Another JVC QL-F4 Direct-Drive Turntable Repair

So this is the second JVC QL-F4 I’ve repaired with speed control issues. These relate to the old ‘corrosive glue’ problem I’ve written about before.

You can read about my previous QL-F4 repair here. The JVC QL-F4 is a great direct-drive deck, perfect for someone stepping up from a belt-drive or lower tier DD. They actually have stellar wow and flutter figures, really low for an affordable deck like this. Best of all, people don’t know about them so they are a cheap little secret 🙂

Features and blurb, courtesy of the Vinyl Engine:

The QL-F4 has the best of both turntable worlds: platter rotational accuracy and full automatic operational ease. The combined use of a core-less motor, a direct-drive mechanism and the renowned JVC Quartz technology is the secret behind it’s performance, and its low wow/flutter of 0.025% wrms.

The QL-F4 features a Quartz servo system which incorporates a precision Quartz oscillator, super servo frequency generator and responsive servo circuit. Its major highlight is the core-less direct-drive motor; this doesn’t “cog” and thus assures absolutely smooth and accurate revolution, and leads to low wow/flutter.

The turntable offers the convenience of fully automatic operation. Among its unusually versatile functions are:

  • Auto-repeat offering from 1 to 6 plays at the twist of a rotary control, with the ‘R’ setting offering infinite replays
  • Auto-lead in which raises the tonearm, moves it over the edge of the record, and gently lowers it to the lead-in groove to start playing.
  • Auto-return which sets the tonearm automatically to its rest when a play is completed, then shuts the power off. As a bonus, the moment you move the tonearm manually, the QL-F4 can be operated as if originally designed for manual operation.

Other features include: new gimbal support, one-row strobe, oil-damped cueing, anti-skate control and a low-resonance cabinet.

The problem

This deck presented well. It wouldn’t run though. It would start up and then, frustratingly, slow to a halt. There were a few other smaller set-up type issues, but if it doesn’t work, nothing else really matters!

Cool looking, fully automatic deck
First a clean with foaming cleanser
Now I can inspect the deck and work out what we have
Closer inspection revealed problems I’ve seen many times before. The polychloroprene adhesive used in manufacture to glue capacitors to boards is a corrosive nightmare.

the corrosive glue had attacked the legs of this 2SD321, but it was salvageable with a little cleaning. The transistor had dry solder joints though, so I remade those…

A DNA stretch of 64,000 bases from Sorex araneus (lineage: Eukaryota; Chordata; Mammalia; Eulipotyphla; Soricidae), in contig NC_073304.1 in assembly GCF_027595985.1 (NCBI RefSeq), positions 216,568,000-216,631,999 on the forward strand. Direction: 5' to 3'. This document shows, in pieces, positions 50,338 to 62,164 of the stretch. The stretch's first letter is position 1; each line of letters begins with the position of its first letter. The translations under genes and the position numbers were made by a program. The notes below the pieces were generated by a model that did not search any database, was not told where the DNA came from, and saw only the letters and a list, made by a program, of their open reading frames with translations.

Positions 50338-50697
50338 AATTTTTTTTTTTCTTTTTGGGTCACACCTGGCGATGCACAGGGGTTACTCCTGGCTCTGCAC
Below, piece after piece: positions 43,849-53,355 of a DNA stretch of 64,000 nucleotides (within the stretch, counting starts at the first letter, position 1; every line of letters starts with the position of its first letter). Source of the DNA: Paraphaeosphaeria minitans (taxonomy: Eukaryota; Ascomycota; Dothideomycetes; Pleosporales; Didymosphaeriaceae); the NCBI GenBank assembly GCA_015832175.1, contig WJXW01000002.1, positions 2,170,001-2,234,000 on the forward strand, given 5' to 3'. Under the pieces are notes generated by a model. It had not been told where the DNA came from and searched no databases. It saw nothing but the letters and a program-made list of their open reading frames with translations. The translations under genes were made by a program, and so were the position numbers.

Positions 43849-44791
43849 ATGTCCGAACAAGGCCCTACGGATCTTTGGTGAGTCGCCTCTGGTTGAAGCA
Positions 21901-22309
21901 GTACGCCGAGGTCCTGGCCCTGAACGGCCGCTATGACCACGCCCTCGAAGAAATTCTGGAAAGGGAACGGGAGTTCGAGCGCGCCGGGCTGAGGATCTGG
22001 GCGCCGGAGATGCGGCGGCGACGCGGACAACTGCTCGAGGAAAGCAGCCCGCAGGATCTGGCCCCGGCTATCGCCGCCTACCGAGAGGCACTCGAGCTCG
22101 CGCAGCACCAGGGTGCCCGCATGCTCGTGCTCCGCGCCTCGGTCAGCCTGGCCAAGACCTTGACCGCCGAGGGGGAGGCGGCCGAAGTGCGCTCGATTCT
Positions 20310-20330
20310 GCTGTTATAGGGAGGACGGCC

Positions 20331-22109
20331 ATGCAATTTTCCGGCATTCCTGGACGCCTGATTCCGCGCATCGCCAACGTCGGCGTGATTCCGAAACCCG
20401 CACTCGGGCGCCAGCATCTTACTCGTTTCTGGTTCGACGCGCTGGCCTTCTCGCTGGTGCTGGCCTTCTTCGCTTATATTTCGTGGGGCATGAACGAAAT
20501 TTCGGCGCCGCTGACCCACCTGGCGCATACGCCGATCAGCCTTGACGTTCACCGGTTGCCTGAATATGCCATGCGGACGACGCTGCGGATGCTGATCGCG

Dry joints visible here
The worst of the problems lay here, in the power supply section of the main board. The polychloroprene glue has corroded several components to dust.

The Repair

In this deck, the glue ate through two diodes completely. I replaced those and the five main power supply capacitors, after first removing as much of the glue as possible.

Here you can see the two affected diodes. Both are corroded through, the one above the now removed capacitor is clearly in two pieces!
The only solution is to aggressively scrape away the glue residue and then clean with acetone
I then replaced all the affected components, in this case five capacitors and two diodes. Three of the smaller capacitors were not directly affected, but I replaced these because they are old and its a very easy job to get to them now.

Adjustment

With the repairs complete, the final job is to adjust the power supply voltage and quartz lock, phase-locked-loop circuit. This is often very awkward with direct-drive decks like this one, because you have to simultaneously probe several test points whilst the deck is running! Invariably, I set up a jig like the one in the images below.

Ah, the pain of adjusting direct-drive turntables!
You have to lift them to gain access to the space and boards underneath
In this case, both 33 and 45 rpm test points are probed whilst the deck is running. I’m using my gorgeous Tektronix TDS3012C for this job.
This is what we need to see, two waveforms with this frequency and phase relationship, cleanly locked together.

Final Setup

The last set of things to do in this case was to correct the errors caused previously by someone at West Coast Hi-Fi. This genius not only installed the wrong type of cartridge for this tonearm, but also connected every single headshell wire to the wrong point! I kid you not, each one of the four headshell wires was connected to the wrong cartridge pin. This is the risk with getting anything done by mainstream hi-fi retailers – they are literally clueless for the most part, especially when it comes to vinyl.

So, West Coast Hi-Fi installed a Rega Bias, far too short to work correctly with this arm. The resultant vertical tracking angle is all wrong, so I replaced this with an Ortofon 2M Red, a much better choice for this deck.

If the work is done carefully and with the right equipment, this is the result, beautifully stable and solidly quartz-locked platter rotation.
The Rega Bias, set-up correctly for this arm, and testing playing a record.
But the owner, at my suggestion, went for a cartridge much better suited to this arm, an Ortofon 2M Red.
Perfect fit, and much better VTA now with this arrangement. Good to go.
 

3 thoughts on “Another JVC QL-F4 Direct-Drive Turntable Repair”

  1. Thanks Mike for the great work on the JVC! True passion !
    …a beauty and a joy ….

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